Over 8K Solana wallets drained of $580M by hackers
Over 8000 Solana (SOL) wallets were drained of around $580 million by an exploit that started in the late hours of August 2.
So far more than 8000 wallets and ~$580M were stolen by the following 4 addresses.
— MistTrack🕵️ (@MistTrack_io) August 3, 2022
However, Peckshield noted that the total loss is estimated to be less than $10 million if the value of shitcoins involved in the attack is removed.
#PeckShieldAlert The widespread hack on Solana wallets is likely due to the supply chain issue exploited to steal/uncover user private keys behind affects wallets. So far, the loss is estimated to be $8M, excluding one illiquid shitcoin (only has 30 holds & maybe misvalued $570M) pic.twitter.com/aTGNsTc6d8
— PeckShieldAlert (@PeckShieldAlert) August 3, 2022
The attack mostly affected mobile Solana wallets connected to the internet like Phantom, Solflare, TrustWallet, and Slope. But most of the breach reports came from Phantom and Slope users.
The cause of the exploit and the hackers’ identity remain unknown.
Meanwhile, four wallets have been identified to be holding all the stolen funds.
The exploit has been draining Solana, other Solana-based tokens, and USDC. Otter added that the exploit has also affected some Ethereum (ETH) users.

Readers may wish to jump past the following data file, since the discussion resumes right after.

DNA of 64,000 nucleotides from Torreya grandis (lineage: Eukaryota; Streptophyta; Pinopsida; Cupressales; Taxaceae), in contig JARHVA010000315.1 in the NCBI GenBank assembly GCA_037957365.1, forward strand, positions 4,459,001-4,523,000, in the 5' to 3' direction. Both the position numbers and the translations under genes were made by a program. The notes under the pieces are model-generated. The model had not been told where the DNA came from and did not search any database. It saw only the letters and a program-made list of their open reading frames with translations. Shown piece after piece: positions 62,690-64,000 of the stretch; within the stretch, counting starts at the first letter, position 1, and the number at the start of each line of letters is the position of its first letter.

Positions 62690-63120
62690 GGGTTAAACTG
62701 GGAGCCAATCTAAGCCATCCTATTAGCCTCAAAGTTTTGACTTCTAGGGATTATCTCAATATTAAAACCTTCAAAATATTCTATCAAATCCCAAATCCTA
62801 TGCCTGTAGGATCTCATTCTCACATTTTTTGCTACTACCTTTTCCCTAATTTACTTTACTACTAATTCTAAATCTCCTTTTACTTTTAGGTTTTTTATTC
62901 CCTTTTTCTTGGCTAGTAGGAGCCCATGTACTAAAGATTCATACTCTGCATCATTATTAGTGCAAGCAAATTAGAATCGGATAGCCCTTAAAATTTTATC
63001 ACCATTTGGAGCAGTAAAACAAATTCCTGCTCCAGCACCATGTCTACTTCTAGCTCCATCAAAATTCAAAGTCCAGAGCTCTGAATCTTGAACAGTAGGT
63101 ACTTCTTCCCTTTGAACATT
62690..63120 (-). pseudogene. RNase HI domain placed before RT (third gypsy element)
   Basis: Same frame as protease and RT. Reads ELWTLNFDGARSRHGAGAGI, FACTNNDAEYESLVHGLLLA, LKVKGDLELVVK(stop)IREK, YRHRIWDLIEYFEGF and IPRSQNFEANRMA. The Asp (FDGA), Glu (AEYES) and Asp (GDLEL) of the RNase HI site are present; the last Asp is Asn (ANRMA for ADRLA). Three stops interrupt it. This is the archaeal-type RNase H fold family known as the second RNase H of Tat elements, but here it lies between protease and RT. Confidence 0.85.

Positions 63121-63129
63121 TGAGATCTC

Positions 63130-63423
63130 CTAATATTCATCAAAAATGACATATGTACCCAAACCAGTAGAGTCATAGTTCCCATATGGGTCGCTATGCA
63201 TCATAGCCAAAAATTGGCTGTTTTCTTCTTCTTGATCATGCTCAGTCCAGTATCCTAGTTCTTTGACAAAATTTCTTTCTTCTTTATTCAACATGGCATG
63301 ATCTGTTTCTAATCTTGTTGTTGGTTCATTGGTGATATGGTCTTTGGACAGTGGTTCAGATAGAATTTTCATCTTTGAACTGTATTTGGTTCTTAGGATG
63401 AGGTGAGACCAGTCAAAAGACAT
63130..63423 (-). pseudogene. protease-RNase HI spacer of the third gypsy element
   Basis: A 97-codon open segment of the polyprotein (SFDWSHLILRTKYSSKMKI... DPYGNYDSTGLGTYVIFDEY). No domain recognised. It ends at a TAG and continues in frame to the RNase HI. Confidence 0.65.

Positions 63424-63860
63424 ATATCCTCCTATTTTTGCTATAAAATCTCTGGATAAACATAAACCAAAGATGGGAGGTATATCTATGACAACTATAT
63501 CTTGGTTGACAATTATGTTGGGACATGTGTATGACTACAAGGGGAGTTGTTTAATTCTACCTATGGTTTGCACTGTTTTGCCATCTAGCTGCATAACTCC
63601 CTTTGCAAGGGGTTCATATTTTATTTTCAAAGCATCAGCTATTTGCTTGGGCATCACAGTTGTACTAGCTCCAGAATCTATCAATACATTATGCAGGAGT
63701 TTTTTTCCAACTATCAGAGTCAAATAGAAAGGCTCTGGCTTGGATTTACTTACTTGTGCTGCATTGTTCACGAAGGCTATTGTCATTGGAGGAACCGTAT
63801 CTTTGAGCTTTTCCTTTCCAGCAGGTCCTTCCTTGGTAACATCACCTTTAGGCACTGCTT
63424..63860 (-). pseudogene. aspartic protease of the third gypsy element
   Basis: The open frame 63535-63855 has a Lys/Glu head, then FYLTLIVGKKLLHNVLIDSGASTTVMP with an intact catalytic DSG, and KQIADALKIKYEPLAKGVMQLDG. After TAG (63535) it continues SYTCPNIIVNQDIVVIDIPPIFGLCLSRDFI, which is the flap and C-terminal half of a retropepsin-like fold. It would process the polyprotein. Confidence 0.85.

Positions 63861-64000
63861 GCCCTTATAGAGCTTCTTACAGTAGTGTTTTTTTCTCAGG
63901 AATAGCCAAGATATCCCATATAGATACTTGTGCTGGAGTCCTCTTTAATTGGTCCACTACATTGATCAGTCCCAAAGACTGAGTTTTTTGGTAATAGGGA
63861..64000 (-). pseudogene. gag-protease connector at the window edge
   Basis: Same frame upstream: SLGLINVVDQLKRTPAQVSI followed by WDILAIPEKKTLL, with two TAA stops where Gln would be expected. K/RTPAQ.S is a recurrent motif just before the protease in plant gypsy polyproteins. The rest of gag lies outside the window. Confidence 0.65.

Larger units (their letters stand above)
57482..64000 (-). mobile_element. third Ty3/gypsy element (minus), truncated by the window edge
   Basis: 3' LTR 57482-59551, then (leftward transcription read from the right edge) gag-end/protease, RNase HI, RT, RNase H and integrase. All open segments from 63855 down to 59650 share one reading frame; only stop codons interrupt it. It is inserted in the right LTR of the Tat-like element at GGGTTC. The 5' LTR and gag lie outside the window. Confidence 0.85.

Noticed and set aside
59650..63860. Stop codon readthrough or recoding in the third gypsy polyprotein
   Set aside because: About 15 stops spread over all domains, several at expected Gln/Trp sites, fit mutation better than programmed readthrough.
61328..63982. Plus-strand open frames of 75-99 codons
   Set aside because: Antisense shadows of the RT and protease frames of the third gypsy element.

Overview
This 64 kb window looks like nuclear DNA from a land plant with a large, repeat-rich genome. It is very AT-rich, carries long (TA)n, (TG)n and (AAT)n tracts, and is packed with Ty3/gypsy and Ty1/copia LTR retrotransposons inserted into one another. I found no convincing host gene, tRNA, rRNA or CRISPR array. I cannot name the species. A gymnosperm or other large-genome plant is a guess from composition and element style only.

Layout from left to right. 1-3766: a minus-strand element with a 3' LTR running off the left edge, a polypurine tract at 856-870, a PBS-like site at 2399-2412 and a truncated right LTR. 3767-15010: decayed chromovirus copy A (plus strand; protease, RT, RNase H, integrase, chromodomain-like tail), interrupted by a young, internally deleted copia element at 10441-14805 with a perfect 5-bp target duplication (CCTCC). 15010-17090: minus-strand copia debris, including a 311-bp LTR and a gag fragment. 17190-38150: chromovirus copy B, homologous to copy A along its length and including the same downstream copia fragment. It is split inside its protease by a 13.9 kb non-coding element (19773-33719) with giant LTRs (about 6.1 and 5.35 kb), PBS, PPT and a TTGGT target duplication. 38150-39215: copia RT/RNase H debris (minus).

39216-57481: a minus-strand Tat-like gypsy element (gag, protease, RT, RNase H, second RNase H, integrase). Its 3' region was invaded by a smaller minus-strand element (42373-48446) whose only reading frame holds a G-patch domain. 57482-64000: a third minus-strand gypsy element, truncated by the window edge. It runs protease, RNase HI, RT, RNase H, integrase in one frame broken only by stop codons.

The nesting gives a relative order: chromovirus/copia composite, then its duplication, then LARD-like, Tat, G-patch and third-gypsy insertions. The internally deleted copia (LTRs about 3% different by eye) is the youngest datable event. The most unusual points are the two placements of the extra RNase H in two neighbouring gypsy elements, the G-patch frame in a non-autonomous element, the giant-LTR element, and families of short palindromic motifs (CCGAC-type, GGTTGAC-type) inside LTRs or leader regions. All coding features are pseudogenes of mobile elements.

The cause of the attack is still unknown
The crypto community remains at a loss on the cause of this exploit.
Solana Foundation’s co-founder Anatoly Yakovenko posited that the exploit “seems like an iOS supply chain attack,” a view shared by some other community members.
Seems like an iOS supply chain attack. Multiple plausible wallets that only received sol and had no interactions beyond receiving have been affected. https://t.co/ne0g3ZmLH5
As well as key that were imported into iOS, and generated externally.https://t.co/hStAr1mU6Q
— SMS T◎ly, 🇺🇸 (@aeyakovenko) August 3, 2022
PSA: If you are using Phantom or Slope wallet on Solana, please move your funds to an exchange or a hardware wallet ASAP.
There is an ongoing attack draining these wallets. Most likely a supply chain attack.
ps Funds on Fox Wallet are Safu because LavaMoat is GOAT.
— Mudit Gupta (@Mudit__Gupta) August 3, 2022
Two important lessons:
– Solana was written on Rust that's positioned as secure language. Language itself doesn't provide high security. That's why we've selected C language.
– Most probable cause is supply chain attack. That's why Cellframe almost has no 3rd party components https://t.co/4FWlieKj5U
— Dmitriy Gerasimov (@naeper) August 3, 2022
According to Christine Kim, a supply chain attack “is like a Trojan horse style attack in that a hacker slides in malicious code without anyone noticing to one of the GitHub repos or libraries that the targeted application/product relies on and uses.”
Basically, a supply chain attack is like a Trojan horse style attack in that a hacker slides in malicious code without anyone noticing to one of the GitHub repos or libraries that the targeted application/product relies on and uses.